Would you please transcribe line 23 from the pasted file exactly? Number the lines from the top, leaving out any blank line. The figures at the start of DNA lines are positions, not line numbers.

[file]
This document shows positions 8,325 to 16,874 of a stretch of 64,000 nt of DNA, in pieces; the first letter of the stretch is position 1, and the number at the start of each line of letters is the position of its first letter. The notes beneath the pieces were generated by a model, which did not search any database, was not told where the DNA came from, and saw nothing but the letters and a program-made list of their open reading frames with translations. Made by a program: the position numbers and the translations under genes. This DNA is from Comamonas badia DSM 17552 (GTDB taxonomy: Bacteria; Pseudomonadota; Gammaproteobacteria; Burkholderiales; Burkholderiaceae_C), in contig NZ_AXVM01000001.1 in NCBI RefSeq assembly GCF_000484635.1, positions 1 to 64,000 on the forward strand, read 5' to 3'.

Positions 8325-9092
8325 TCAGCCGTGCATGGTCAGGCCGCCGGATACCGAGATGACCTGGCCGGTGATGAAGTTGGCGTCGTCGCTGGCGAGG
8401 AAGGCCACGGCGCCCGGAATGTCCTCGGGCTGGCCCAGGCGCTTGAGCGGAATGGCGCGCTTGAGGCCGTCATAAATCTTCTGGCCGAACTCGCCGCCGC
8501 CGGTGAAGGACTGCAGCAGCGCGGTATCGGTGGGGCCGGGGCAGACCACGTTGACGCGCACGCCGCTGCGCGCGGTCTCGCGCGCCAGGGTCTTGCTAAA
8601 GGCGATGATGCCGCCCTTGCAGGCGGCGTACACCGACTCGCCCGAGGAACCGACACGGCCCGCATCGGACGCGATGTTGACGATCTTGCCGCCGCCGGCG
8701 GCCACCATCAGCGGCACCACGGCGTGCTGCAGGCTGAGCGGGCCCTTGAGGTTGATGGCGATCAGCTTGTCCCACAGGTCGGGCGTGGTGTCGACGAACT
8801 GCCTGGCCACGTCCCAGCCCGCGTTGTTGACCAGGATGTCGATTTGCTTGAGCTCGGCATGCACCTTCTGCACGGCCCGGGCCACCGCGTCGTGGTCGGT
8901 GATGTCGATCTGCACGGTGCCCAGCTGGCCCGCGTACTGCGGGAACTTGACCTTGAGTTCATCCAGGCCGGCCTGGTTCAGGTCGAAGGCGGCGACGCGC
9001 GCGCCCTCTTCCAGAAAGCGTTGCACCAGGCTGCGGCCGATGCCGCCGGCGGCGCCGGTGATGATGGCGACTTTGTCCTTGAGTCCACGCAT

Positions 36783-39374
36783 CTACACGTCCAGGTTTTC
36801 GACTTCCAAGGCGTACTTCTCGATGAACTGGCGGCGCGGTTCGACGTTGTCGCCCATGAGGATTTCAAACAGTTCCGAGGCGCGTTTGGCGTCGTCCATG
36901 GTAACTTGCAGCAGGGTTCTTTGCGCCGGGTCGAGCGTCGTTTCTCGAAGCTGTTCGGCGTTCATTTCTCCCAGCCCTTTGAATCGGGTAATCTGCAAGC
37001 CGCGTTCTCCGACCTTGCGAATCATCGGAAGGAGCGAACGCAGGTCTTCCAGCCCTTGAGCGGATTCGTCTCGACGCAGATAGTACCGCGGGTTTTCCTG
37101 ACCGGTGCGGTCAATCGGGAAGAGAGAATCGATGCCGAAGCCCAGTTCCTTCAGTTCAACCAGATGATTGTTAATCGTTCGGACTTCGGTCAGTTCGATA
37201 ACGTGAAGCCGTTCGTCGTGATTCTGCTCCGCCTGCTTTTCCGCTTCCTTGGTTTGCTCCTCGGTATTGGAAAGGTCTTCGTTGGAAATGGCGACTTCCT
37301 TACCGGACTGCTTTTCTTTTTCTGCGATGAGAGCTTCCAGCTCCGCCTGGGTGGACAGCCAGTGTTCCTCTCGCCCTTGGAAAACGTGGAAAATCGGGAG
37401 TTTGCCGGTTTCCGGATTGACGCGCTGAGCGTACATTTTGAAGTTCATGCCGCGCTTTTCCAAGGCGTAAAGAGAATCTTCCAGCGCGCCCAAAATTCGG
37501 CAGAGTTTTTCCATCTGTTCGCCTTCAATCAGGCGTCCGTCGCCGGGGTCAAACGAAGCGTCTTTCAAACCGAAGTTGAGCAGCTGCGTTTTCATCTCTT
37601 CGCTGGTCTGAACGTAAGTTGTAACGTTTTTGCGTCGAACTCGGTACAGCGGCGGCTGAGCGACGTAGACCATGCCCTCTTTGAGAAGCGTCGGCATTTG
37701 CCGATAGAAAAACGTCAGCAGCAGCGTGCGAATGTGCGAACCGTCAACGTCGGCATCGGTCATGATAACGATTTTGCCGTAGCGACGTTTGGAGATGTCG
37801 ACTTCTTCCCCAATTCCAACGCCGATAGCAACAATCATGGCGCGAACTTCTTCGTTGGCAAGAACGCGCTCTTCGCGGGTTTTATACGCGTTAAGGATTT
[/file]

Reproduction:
37801 ACTTCTTCCCCAATTCCAACGCCGATAGCAACAATCATGGCGCGAACTTCTTCGTTGGCAAGAACGCGCTCTTCGCGGGTTTTATACGCGTTAAGGATTT